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Until a few days ago, I’d never heard of Drew Marshall, the host of an Ontario-based radio program that’s advertised as Canada’s most popular Christian talk show. But when I saw an interesting post about him on Facebook (more on that in a minute), I went and looked him up. From reading the bio on his site, I was favorably impressed by his refusal to toe the party line:

I want to apologize to everyone here for the dumb-ass things which I’ve done personally that have just been a complete misrepresentation of how Jesus people are supposed to live AND for the dumb-ass things that Christians have done for centuries, in the name of Religion.

The initial things that naturally come to mind, which I should probably apologize for, are the Crusades or the Salem Witch Hunt or for the countless missionaries and explorers and white folks who raped, robbed, and killed in the name of Christianity.

I am really sorry for all that stuff. I don’t think that’s exactly what Jesus had in mind when He said, “Go into all the world and tell everyone the Good News.”

Of course I’d also like to apologize for some of the so-called Christian leaders of today; like Benny Hinn & Jimmy Swaggart, Jerry Falwell & Pat Robertson & the pièce de résistance… George W. Bush.

I’m so sorry for the dumb-ass things that have come out of their mouths… Things like; Hurricane Katrina was God’s punishment on New Orleans or that HIV/AIDS is God’s punishment on the gay community… Or that God is a Republican and he fully supports “their” decision to start a war based on weapons of mass distraction. Please understand people, that the Christian right… is neither!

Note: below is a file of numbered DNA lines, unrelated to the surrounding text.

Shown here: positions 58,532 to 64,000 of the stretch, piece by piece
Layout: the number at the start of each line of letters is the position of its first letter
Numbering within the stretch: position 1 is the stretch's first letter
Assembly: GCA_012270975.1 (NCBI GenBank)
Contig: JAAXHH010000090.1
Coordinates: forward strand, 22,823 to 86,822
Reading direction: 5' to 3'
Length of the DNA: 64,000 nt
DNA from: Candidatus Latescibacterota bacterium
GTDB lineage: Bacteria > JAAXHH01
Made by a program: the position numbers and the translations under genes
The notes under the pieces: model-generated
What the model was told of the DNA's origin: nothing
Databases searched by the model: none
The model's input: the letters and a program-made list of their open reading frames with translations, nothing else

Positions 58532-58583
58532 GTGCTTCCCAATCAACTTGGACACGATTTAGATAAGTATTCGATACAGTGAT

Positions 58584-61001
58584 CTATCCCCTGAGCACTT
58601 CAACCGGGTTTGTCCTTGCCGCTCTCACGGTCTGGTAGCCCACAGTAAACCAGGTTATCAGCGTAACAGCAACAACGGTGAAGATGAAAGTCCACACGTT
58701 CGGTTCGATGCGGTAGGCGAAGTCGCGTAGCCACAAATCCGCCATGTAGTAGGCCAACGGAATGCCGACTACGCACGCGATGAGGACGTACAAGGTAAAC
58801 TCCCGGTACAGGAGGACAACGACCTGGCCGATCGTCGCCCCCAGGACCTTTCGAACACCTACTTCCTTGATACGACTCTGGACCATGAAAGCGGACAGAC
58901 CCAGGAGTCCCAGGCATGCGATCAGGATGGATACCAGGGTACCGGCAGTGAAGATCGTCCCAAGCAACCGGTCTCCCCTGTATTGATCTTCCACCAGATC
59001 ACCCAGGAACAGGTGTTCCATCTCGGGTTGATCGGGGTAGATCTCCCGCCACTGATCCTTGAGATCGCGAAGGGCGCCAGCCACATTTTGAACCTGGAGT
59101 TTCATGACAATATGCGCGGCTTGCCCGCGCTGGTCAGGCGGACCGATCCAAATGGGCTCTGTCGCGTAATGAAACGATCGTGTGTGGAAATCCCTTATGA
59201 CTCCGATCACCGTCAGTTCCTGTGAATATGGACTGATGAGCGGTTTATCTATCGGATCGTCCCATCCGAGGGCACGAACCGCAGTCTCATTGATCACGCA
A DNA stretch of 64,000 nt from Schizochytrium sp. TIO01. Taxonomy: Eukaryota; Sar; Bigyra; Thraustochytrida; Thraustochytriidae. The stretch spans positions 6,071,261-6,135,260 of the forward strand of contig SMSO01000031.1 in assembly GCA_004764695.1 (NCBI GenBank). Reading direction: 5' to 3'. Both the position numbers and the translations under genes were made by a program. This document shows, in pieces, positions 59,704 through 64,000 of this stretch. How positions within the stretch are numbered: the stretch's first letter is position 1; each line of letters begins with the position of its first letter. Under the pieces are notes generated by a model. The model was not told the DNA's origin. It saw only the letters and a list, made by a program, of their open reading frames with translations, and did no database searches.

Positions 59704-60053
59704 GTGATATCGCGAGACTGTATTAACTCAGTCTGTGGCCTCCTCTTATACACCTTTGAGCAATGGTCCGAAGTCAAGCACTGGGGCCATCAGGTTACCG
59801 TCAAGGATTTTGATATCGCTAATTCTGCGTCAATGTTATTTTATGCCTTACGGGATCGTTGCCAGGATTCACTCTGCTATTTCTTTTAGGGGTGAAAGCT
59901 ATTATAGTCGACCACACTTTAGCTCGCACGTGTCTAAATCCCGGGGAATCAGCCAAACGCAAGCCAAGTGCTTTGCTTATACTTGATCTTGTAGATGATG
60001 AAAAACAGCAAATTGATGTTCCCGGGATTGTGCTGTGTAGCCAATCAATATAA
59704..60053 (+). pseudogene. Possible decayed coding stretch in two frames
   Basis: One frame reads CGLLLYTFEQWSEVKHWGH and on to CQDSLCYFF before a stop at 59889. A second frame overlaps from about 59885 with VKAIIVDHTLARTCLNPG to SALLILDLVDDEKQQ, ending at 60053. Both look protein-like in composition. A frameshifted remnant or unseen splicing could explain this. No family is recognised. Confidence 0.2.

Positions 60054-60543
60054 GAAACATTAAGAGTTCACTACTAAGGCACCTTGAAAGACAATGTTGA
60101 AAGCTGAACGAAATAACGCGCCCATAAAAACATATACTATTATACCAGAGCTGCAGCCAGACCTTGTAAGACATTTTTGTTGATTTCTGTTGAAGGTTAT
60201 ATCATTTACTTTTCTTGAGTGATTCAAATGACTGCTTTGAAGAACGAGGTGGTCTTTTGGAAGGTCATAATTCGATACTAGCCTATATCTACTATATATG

That’s the kind of thing I wish we heard more of. But what pleased me even more was that the post I saw on Facebook was this one from the self-satisfied ignoramus Ray Comfort, bitterly complaining about – wait for it – yet another popular Christian becoming an atheist!

Ater seven seasons as host of Canada’s “most listened to spiritual talk show,” Drew Marshall announced to his listeners that he is no longer convinced there’s a God… The doubting talk show host said that he became a follower of Christ in 1981. But it wasn’t until recently that he verbalized that he wasn’t convinced that God existed, saying “I feel pretty close to walking away from my faith.”

Intrigued, I searched further and found Marshall’s own account of his growing doubts. Although he says he’ll probably never have the courage to use the “A” word to describe himself, it seems clear that he’s drifting in that direction:

All I can say is at this point is that I still consider myself a “Christian” but before I reinvest another 30 years in Jesus I’d just like to know that God is real. I hope there is a God. I’m looking for him. (Wait, should I use a capitol “h” or not?) However, my fear is that if things stay the same as the last 30 years of my spiritual journey, I’ll probably become a reluctant agnostic who still has great respect for the teachings of Christ.